- Spend your money with care. Money is a powerful tool in changing the world. Companies pay a lot of attention to where you put your money. First of all, don’t buy anything you don’t need or that doesn’t spark joy. See number 4. But if you need or want something new, be aware of what you’re buying. Buy with care. Check if there’s an eco-friendly version of the things you want, see if you can get it second hand, check if the brands you like are responsible with their workers health and salary or if the brands prioritizes sustainability in their businesses. Ask your favorite brands to provide an eco-friendly alternative if they aren’t selling that yet. Be a critical consumer and make your money work for the planet.
- Travel sustainable. One of the biggest contributors of our carbon footprint is flying. Those airplanes are big messy birds. If you want to travel, try not to fly. Have a staycation in your own neighborhood or travel by train, electric car or have a bicycle vacation. If you need to fly, plant trees to compensate for your CO2 emissions. If you go abroad, don’t buy wild life souvenirs, like ash trays made from turtle shields. If you see abuse of animals or run into illegal wildlife trade, you can report it with the Wildlife Witness app. Be a welcome guest on your travels and try to do no harm to local nature.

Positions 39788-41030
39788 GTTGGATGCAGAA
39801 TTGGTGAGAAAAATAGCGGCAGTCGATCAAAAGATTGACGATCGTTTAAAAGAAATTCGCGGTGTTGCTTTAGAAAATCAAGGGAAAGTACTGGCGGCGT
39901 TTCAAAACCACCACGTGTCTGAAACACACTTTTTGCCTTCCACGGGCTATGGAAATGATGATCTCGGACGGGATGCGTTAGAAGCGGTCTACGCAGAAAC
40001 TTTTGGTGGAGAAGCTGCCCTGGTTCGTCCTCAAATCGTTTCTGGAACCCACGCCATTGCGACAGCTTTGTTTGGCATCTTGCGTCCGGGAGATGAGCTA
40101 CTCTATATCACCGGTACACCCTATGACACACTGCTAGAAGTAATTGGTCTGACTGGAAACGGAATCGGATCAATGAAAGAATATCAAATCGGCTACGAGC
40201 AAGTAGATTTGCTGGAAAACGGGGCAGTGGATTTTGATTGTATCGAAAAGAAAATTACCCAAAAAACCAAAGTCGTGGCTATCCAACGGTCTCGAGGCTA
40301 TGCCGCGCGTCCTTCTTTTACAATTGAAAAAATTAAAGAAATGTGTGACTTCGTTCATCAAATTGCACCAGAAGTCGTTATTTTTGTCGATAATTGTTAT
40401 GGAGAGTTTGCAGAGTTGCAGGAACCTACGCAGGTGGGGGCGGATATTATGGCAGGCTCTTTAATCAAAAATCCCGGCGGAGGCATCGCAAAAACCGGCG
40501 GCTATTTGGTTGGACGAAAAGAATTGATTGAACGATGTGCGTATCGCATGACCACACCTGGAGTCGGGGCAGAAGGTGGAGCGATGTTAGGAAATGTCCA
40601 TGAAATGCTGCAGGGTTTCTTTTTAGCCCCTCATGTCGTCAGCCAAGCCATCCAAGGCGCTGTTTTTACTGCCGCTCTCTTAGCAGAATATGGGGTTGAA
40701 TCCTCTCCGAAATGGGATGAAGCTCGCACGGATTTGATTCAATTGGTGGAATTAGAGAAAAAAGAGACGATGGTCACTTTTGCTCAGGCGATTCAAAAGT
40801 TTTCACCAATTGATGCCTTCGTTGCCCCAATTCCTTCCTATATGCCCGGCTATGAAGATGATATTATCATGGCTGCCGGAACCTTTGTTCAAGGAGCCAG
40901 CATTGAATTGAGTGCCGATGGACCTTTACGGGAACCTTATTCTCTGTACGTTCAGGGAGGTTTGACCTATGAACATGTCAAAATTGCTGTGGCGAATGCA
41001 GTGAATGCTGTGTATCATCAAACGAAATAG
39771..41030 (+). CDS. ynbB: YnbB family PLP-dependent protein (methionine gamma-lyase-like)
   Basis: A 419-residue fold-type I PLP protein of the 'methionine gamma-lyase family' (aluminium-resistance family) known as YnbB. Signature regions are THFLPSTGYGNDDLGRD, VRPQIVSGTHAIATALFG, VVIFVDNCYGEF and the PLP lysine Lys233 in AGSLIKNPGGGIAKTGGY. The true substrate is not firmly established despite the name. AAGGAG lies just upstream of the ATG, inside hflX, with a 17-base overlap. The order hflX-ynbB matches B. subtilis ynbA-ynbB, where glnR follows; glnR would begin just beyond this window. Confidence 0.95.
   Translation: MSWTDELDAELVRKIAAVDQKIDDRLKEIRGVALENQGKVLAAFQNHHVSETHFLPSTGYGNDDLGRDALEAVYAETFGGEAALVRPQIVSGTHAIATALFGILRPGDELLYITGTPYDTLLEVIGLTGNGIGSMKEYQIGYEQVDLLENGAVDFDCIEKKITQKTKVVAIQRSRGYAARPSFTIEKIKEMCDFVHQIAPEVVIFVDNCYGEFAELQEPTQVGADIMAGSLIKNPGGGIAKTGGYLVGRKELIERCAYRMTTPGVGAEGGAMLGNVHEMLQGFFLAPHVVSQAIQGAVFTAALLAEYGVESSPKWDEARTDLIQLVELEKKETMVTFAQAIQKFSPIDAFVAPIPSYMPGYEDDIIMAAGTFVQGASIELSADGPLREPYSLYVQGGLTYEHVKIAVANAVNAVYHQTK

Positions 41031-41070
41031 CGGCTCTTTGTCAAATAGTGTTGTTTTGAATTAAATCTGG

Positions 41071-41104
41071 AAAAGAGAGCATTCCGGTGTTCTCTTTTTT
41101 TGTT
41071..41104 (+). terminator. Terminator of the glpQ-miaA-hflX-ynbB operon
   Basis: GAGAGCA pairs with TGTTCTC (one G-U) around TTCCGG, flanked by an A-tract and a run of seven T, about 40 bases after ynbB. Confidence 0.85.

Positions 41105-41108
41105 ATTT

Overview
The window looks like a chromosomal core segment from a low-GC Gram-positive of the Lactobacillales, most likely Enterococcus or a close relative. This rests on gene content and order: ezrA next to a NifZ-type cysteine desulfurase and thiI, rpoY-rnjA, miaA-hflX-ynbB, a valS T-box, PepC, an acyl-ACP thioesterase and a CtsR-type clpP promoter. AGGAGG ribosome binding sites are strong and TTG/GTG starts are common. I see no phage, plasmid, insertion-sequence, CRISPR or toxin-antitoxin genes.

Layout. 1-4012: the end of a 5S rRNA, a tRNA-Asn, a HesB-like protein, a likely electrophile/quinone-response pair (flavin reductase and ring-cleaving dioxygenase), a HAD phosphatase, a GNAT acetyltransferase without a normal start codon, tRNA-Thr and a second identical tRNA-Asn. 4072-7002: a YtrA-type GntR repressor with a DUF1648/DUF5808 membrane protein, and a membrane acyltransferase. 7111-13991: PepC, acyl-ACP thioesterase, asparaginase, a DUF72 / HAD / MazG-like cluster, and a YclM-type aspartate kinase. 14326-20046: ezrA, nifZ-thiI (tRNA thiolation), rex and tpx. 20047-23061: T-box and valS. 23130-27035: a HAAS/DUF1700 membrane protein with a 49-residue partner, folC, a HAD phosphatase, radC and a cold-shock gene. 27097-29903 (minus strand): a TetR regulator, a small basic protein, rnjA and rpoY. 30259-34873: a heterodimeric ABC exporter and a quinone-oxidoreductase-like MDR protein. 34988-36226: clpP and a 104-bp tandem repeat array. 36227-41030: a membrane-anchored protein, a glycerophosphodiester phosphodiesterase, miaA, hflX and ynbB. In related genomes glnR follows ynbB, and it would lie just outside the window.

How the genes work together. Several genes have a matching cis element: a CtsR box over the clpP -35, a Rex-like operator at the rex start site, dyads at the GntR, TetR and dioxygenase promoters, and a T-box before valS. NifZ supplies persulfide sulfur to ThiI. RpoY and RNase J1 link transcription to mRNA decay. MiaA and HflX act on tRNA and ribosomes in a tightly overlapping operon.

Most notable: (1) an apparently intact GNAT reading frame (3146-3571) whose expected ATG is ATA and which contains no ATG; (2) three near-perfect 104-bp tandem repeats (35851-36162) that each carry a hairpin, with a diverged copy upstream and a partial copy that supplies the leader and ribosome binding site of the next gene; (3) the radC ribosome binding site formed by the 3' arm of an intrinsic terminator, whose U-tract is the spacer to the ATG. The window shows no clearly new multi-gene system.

Happy World Wildlife Day!
We are living on an amazingly beautiful planet that deserves our respect and needs our help. I hope you feel inspired to do your part and maybe even spread the eco-friendly virus to friends, family or co-workers. If we are with many, we have great power. Our planet doesn’t need you to be perfect, 100% waste free and fully sustainable. It needs as many people as possible to be a few % more eco-friendly than they are now. Millions of us doing 1%. I’ll do mine. Will you do yours? Let me know in the comments what you picked from the 14 suggestions. I’m so curious if it changed your perspective and your way of life, if only just a little.